This cue has good intentions, but for a novice lifter, it can be easily misinterpreted.
Many of the same issues with the cue of "arch hard" are present with the cue of "push your abs out".
Namely, the lifter may interpret the cue as they're needing to hyperextend through the lower back.
This makes them both weaker and more susceptible to injury.
"It is physiologically impossible to brace musculature in a contracted state and actually push out at the same time," asserts Dr. John Rusin, a strength and conditioning coach who specializes in sports performance physical therapy and rehabilitation.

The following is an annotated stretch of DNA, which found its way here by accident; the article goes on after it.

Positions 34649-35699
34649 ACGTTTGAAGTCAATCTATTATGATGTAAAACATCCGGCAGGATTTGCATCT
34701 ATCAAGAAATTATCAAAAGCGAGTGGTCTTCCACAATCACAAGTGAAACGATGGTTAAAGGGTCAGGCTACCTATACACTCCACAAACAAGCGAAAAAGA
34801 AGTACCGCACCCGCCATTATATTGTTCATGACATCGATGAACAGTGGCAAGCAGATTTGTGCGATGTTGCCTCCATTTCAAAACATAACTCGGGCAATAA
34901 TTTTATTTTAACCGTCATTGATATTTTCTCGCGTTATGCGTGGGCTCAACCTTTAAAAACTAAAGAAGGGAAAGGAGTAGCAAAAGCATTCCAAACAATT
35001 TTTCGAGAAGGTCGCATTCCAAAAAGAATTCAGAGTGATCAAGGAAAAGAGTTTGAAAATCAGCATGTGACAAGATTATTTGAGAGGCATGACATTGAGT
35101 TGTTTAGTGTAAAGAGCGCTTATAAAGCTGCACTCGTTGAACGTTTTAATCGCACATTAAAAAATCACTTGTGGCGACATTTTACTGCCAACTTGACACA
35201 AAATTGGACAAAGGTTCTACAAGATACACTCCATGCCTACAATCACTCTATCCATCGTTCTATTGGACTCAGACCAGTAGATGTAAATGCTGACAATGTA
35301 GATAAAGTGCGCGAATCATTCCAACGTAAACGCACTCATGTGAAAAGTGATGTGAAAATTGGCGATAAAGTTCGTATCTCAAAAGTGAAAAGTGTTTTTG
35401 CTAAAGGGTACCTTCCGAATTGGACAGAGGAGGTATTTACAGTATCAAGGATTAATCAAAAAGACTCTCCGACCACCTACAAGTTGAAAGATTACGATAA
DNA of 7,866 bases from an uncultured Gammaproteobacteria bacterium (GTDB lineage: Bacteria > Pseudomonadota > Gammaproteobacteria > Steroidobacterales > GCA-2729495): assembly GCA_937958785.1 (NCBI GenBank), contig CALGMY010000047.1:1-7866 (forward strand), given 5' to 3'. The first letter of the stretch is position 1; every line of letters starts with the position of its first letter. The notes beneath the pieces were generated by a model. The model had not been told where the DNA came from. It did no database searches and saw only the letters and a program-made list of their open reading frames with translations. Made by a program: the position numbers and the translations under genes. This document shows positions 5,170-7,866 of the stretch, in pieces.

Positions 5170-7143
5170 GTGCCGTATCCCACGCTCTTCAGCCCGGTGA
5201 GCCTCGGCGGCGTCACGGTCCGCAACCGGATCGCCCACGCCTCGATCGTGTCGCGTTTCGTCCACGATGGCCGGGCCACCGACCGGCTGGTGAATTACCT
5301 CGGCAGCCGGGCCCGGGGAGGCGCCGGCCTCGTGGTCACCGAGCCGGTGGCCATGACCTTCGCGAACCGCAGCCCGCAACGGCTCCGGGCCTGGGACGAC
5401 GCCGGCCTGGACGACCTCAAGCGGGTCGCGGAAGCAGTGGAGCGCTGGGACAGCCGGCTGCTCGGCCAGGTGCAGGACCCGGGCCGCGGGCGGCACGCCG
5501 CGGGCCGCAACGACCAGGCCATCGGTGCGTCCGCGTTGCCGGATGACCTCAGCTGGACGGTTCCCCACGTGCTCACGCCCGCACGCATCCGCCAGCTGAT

Our first three bad pieces of workout advice all deal with the concept of bracing your core, as it's an incredibly important aspect of training with significant loads.
Again, a better cue would be "Pretend I'm about to punch you in the stomach. What would you do?".
It's an almost primal instinct to brace your core when preparing for an impact.
The coach, teammate or lifting partner can even poke the lifter's core as they stand up with the bar to make sure their core is rigid.
The Fix: "Brace your core as if you are about to get punched in the stomach."